Replica Plate Assay

Wild Panulirus spp. phyllosomas and putative zooplankton prey items (not endangered or protected) were collected at Osprey Reef (Coral Sea, Australia; 13° 56′S, to 14° 03′ S and 144° 26′ E to 146° 48′ E) between 24 May-9 June 2008. No specific permits were required as the sites were located in the Australian Exclusive Economic Zone outside the Great Barrier Reef Marine Park and were not protected. Capture was achieved using a modified Isaac-Kidd mid-water trawl net according to Smith et al. [3]. Briefly, animals were washed 3× in 0.22 µm filtered artificial sea water (ASW; Instant Ocean®) to remove debris and loosely attached epibionts, homogenised in ASW, and spread plated on minimal marine agar (MMA; 0.3% casamino acids; 0.4% glucose; 1% bacteriological agar in 1 L ASW), modified from Hjelm et al. [18]. After incubation at ambient temperature (24°C) for 24–48 h, MMA plates with <300 colonies were replica plated [18] onto MMA seeded with 10 µL mL−1 of V. owensii DY05 grown overnight (24°C, 170 rpm) in marine broth 2216 (MB; BD). Replica plates were incubated for 72 h (24°C) and inspected for inhibition zones signifying antagonistic activity against V. owensii DY05. Antagonistic colonies were picked and cultured to purity on MMA, re-cultured in MB overnight (28°C, 170 rpm), and cryopreserved in 30% (v/v) glycerol (−80°C).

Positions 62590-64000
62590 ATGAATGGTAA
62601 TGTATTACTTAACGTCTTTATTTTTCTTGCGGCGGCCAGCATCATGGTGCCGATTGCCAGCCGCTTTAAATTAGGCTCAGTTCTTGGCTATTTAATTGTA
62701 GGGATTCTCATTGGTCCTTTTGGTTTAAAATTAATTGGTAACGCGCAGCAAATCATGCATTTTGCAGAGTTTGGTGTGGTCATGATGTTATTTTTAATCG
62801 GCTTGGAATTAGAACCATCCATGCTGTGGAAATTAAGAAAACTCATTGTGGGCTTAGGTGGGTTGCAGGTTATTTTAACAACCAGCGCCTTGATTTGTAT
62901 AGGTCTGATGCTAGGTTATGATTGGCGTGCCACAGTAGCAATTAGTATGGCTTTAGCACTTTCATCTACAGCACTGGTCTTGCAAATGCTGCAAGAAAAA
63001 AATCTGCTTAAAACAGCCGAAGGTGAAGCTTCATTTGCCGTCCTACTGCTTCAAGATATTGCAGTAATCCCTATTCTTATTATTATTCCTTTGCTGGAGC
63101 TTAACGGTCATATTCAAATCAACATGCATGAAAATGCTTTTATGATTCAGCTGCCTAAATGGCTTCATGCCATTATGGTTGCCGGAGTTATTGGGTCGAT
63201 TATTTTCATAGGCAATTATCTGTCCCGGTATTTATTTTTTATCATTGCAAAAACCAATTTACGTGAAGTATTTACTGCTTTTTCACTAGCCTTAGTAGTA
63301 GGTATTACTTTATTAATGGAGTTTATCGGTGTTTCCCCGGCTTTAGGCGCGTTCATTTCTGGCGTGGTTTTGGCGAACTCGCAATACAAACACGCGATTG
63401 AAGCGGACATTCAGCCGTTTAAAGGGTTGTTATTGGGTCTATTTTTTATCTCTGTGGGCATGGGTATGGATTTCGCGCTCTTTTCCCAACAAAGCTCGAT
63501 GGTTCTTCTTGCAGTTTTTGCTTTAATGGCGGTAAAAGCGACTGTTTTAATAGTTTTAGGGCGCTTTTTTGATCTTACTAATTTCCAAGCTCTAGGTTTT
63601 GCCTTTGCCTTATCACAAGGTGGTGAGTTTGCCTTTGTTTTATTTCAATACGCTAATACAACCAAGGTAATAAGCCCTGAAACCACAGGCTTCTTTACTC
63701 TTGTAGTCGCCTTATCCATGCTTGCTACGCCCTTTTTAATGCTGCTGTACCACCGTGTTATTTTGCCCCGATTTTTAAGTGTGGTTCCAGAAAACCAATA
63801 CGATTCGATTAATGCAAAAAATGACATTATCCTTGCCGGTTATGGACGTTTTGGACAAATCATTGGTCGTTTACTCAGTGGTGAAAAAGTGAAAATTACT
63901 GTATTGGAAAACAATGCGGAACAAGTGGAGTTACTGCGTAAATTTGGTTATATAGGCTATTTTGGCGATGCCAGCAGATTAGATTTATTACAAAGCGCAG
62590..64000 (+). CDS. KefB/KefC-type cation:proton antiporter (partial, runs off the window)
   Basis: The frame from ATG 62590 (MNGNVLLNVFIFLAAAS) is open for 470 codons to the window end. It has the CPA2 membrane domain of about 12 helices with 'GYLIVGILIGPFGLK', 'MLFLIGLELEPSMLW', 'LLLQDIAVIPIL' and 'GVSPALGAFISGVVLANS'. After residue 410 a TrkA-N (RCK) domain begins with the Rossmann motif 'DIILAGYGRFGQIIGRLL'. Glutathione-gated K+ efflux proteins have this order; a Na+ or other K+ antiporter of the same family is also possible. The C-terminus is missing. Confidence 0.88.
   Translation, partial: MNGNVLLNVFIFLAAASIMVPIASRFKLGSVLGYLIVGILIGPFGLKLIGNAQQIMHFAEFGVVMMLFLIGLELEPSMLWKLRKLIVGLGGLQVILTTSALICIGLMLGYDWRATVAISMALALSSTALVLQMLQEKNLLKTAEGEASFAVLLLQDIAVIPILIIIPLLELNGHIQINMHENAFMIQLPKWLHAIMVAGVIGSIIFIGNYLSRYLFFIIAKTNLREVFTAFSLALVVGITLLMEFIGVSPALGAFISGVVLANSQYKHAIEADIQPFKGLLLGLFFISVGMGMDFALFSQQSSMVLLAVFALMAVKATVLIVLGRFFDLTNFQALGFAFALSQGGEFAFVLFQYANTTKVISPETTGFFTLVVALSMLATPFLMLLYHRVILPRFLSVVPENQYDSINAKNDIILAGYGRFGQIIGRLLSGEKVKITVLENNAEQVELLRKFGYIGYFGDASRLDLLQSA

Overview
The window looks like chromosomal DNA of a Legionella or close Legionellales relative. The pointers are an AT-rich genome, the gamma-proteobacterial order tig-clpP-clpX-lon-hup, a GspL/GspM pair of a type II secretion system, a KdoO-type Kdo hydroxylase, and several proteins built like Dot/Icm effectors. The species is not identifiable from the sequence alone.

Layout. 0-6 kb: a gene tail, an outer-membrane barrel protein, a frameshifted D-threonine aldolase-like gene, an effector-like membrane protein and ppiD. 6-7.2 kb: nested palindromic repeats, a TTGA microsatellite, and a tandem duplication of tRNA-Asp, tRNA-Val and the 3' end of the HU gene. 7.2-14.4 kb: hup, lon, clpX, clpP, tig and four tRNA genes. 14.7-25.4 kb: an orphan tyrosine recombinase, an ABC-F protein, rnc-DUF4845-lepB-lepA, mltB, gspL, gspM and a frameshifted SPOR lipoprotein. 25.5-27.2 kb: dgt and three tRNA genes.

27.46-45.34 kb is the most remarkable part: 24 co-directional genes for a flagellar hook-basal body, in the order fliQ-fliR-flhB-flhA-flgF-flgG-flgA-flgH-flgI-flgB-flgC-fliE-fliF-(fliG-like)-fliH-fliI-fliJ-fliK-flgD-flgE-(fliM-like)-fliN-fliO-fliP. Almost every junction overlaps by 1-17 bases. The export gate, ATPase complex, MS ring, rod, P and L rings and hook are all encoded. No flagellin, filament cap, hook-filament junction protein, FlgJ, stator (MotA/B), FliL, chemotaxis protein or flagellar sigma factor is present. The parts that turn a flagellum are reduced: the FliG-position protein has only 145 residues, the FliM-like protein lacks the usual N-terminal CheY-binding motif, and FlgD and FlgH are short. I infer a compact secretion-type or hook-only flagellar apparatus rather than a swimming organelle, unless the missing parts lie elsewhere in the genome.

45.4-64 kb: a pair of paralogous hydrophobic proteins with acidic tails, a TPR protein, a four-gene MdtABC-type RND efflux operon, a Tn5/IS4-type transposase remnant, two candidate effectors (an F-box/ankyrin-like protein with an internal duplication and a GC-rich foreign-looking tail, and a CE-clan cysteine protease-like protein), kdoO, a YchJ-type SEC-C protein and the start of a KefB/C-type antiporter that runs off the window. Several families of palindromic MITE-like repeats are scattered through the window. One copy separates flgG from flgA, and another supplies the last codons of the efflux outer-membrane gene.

Well-diffusion Agar Assay (WDAA)

Antagonistic isolates recovered from replica plates and the Australian Institute of Marine Science (AIMS) culture collection were tested for growth-inhibitory activity against V. owensii DY05 in a well diffusion agar assay (WDAA). In brief, the pathogen was seeded into molten MMA as outlined above. Following solidification, wells (diameter 5 mm) were cut into the agar and loaded with 40 µL of dense cultures (1–3 day old) of test isolates grown in MB (28°C, 170 rpm). Plates were incubated (28°C) and observed every 24 h for 72 h for inhibition zones. Phaeobacter (formerly Roseobacter) strain 27-4 was used as a positive antagonistic control on each plate because of its broad spectrum inhibitory activity against Vibrio pathogens [18][20]. Antagonism was classified according to the size of the inhibition zones as low (5–10 mm), moderate (11–20 mm) or strong (≥21 mm).

Phylogenetic Identification